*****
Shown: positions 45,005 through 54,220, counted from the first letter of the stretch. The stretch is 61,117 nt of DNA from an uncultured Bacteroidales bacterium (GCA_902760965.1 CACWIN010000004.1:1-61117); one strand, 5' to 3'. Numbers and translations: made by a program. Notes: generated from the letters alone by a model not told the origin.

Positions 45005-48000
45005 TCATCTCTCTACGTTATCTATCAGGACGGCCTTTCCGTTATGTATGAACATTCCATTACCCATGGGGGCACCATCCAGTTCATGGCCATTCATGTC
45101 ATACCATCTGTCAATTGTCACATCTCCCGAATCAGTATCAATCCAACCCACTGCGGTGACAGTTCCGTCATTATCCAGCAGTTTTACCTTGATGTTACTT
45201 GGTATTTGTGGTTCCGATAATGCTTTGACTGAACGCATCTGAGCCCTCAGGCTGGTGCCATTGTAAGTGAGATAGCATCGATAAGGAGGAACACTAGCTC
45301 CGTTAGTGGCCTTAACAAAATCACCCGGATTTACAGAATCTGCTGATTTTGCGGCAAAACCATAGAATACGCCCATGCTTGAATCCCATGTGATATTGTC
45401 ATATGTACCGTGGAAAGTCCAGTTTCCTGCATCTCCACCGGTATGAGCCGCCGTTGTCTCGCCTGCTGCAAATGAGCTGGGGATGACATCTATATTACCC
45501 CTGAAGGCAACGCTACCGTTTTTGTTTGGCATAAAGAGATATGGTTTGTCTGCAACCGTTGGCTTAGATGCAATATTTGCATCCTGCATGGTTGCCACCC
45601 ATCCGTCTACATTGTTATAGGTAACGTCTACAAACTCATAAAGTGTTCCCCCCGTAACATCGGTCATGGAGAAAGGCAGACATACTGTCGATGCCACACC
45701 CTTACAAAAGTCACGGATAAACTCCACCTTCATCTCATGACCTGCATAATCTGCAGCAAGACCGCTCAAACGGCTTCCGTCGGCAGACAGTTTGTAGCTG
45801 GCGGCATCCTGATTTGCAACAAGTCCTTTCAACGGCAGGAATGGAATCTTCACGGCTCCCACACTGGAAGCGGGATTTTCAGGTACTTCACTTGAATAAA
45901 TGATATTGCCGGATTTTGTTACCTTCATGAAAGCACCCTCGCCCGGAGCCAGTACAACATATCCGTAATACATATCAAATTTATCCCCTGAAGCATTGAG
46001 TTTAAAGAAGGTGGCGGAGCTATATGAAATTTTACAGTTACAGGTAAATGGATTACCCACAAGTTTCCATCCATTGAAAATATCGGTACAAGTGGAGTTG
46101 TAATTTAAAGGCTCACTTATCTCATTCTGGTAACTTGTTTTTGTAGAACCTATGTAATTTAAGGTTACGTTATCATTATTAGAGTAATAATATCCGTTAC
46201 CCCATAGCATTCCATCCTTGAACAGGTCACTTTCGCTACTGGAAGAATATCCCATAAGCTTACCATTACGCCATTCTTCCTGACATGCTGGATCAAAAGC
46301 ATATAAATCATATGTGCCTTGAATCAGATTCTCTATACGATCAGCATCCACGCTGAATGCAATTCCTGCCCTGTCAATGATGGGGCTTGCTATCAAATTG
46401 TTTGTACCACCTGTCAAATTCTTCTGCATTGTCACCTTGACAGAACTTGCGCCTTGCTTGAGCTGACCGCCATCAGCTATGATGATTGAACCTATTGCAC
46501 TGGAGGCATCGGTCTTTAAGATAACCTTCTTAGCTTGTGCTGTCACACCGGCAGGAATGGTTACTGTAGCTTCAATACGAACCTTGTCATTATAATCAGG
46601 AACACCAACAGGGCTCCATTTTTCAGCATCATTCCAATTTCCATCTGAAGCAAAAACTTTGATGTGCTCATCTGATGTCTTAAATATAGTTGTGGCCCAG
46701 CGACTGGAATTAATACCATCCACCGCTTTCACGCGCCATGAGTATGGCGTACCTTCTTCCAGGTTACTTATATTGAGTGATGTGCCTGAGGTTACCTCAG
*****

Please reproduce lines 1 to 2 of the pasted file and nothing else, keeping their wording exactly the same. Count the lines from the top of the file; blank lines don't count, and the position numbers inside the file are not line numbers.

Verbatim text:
Shown: positions 45,005 through 54,220, counted from the first letter of the stretch. The stretch is 61,117 nt of DNA from an uncultured Bacteroidales bacterium (GCA_902760965.1 CACWIN010000004.1:1-61117); one strand, 5' to 3'. Numbers and translations: made by a program. Notes: generated from the letters alone by a model not told the origin.

Positions 45005-48000